Scientific Name: Xylocopa virginica virginica (Linnaeus, 1771)

Common Name: Eastern Carpenter Bee


Apis virginica Linnaeus, 1771: 540 [♂]

     Type material unknown: USA, Virginia. 

Apis analis Fabricius, 1775: 384 [unknown] [synonymy by Moure (1960)] [likley an unnessary name for the species described by Drury (1770)]

     Type material unknown: USA,

Centris carolina Fabricius, 1804: 357 [♂] [synonymy by Smith (1874)]

     Holotype â™‚: USA, Carolona [MP: Bosc Collection].

Xylocopa texana Cresson, 1872: 283 [♂,♀] [synonymy by Hurd 1955]

     Lectotype ♀ [designated by Cresson 1916: 132]. USA, Texas, by G.W. Belfrage, and J. Boll [ANSP no. 2620]

Xylocopa (Xylocopoides) virginica krombeini Hurd, 1961: 251 [♂,♀]

     Holotype ♂: USA, Florida, Highlands Co., Lake Placid, 20 June 1960, by K.V. Krombein [USNM no. 65,822]


Species Notes

Three subspecies are recognized (X. virginica krombeini, X. virginica texana, X. virginica virginica), but only the latter occurs in Canada.

Though the pagination for Linnaeus s original work (Linnaeus 1771) was correctly cited by Smith (1854), Ackerman (1916), and Hurd (1955), in most subsequent treatments for North America (i.e., Michener 1951, Mitchell 1962, Hurd 1978, 1979) the pagination is incorrectly recorded as page 450. 

This species was first recognized by Drury (1770) who provided a brief description (on page 96) and a colour illustration (plate XLIII) of a male specimen from Virginia. He did not name the species in the main text, but applied the name Apis Virginica to it in the index to the first volume, attributing the name to Linnaeus, presumably from his 1771 work (i.e., Linnaeus 1771) based on attributed pagination; Ackerman (1916) and Mitchell (1962)​​​​ correctly indicated that Drury did this in the index to the first volume, which was actually published two years later (1773). The name Xylocopa virginica, again attributed to Linnaeus, was used in a newer edition published by Drury and Westwood (1837).



Several aspects of the life history of this species were summarized by Balduf (1962), with extensive coverage of nesting and social biology in Canadian populations by Peso and Richards (2010), Richards (2011).... Hurd (1959) discussed parasitism of this species by bee flies of the genus Anthrax; A. sinuosa Wiedemann (see Angus 1868). Osten Sacken (1886) and Rau (1926) recorded A. simson Fabricius, the later study suggesting that this fly was able to significanly reduce populations of Xylocopa. The cleptoparasitic mite Sennertia americana Delfinado and Baker was also reported from nests of X. virginica (Lombert et al. 1987). More recently, the arrival of the Giant Resin Bee, Megachile scultpturalis Smith, has been reported as aggressive in taking over nests occupied by X. virginica (Roulston and Malfi 2010; Laport and Minkley 2012).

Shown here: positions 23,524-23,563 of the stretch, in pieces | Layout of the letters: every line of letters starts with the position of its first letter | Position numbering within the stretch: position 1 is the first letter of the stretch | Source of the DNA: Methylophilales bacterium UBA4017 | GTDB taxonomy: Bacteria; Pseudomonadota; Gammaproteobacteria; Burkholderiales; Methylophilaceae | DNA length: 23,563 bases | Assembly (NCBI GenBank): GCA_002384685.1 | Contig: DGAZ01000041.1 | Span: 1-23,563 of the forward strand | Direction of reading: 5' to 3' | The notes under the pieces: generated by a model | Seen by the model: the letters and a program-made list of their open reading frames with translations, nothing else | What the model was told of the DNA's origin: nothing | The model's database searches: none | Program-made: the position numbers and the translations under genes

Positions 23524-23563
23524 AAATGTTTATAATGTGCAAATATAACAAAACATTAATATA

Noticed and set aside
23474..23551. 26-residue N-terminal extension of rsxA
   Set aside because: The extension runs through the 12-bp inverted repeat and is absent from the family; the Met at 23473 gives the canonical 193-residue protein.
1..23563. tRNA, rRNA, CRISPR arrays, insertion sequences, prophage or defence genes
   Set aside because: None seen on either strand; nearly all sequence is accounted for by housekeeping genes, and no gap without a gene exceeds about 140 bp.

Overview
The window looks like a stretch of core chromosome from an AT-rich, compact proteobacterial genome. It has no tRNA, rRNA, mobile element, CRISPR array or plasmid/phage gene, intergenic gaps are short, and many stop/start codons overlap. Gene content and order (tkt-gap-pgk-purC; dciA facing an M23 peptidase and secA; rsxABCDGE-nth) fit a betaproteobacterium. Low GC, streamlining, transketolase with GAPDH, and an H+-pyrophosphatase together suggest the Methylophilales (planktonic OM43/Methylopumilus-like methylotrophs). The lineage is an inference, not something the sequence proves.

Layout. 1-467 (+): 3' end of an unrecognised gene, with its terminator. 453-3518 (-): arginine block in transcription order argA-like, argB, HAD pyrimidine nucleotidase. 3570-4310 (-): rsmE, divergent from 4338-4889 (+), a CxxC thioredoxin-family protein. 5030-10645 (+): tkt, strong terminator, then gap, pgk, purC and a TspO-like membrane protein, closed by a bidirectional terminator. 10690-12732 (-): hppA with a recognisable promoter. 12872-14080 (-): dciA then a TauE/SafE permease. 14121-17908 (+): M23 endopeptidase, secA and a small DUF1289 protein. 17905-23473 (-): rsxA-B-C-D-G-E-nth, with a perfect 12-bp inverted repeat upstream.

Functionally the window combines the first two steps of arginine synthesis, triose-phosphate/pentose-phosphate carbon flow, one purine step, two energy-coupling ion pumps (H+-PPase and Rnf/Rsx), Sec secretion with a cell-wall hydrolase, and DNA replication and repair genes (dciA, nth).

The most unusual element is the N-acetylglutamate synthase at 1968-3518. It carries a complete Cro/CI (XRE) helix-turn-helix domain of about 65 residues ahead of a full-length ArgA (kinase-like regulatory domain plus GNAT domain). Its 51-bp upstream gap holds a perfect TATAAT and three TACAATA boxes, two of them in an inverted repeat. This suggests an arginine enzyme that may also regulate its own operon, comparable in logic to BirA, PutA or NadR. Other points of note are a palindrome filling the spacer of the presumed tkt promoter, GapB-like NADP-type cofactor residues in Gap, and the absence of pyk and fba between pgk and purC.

Ackerman AJ (1916) The carpenter-bees of the United States of the genus Xylocopa. Journal of the New York Entomological Society 24(3): 196-232. https://www.jstor.org/stable/25003718

Angus J (1868) Habits of the carpenter bees. American Naturalist 1: 57.

Balduf WV (1962) Life of the carpenter bee, Xylocopa virginica (Linn.) (Xylocopidae, Hymenoptera). Annals of the Entomological Society of America 55(3): 263–271. https://doi.org/10.1093/aesa/55.3.263

Barrows EM (1983) Male territoriality in the carpenter bee Xylocopa virginica virginica. Animal Behaviour 31(3): 806-813. https://doi.org/10.1016/S0003-3472(83)80237-1

Gerling D, Hermann HR (1978) Biology and mating behavior of Xylocopa virginica L. (Hymenoptera, Anthophoridae). Behavioral Ecology and Sociobiology 3(2): 99–111. https://doi.org/10.1007/BF00294984

Hurd PD, Jr (1955) The carpenter bees of California (Hymenoptera: Apoidea). Bulletin of the California Insect Survey 4(2): 35-72.

Hurd PD, Jr (1958) Beefly parasitism of the American carpenter bees belonging to the genus Xylocopa Latreille (Diptera; Hymenoptera). Journal of the Kansas Entomological Society 32(2): 53-58. http://www.jstor.org/stable/25083113

Laport RG, Minckley RL (2012) Occupation of active Xylocopa virginica nests by the recently invasive Megachile sculpturalis in upstate New York. Journal of the Kansas Entomological Society 85(4):384-386. https://doi.org/10.2317/0022-8567-85.4.384

Lombert HAPM, OConnor BM, Lukoschus FS, Whitaker JO, Jr (1987) Ontogeny, systematics and ecology of Sennertia (Amsennertia) americana Delfinado & Baker, 1976 (Acari: Chaetodactylidae) from the nest of the carpenter bee, Xylocopa virginica (Hymenoptera: Anthophoridae). International Journal of Acarology 13(2): 113-129. https://doi.org/10.1080/01647958708683491

Osten Sacken CR (1886) Biologia Centrali-Americana. London, Insecta, Diptera (Argyramoeba), 1: 98-106.

Peso M, Richards MH (2010) Knowing who\\\\\\\\\\\\\\\'s who: nestmate recognition in the facultatively social carpenter bee, Xylocopa virginica. Animal Behaviour 79(3): 563-570. https://doi.org/10.1016/j.anbehav.2009.11.010

Rau P (1926) The ecology of a sheltered clay bank: a study in insect sociology. Transactions of the Academy of Sciences of St. Louis 25: 157-277.

Richards MH (2011) Colony Social Organisation and Alternative Social Strategies in the Eastern Carpenter Bee, Xylocopa virginica. Journal of Insect Behavior 24(5): 399-411. https://doi.org/10.1007/s10905-011-9265-9

Roulston T, Malfi R (2012) Aggressive Eviction of the Eastern Carpenter Bee (Xylocopa virginica (Linnaeus)) from its Nest by the Giant Resin Bee (Megachile sculpturalis Smith). Journal of the Kansasn Entomological Society 85(4): 387-388. https://doi.org/10.2317/0022-8567-85.4.387

Sociality: Variable
Nesting: Carpenter
Pollen Specialization: Polylectic
Wintering Stage: Adult

Crop Preference: Not Available
Non Crop Preference: Not Available

Distribution: Ontario, Quebec
Ecozone: Mixwood Plains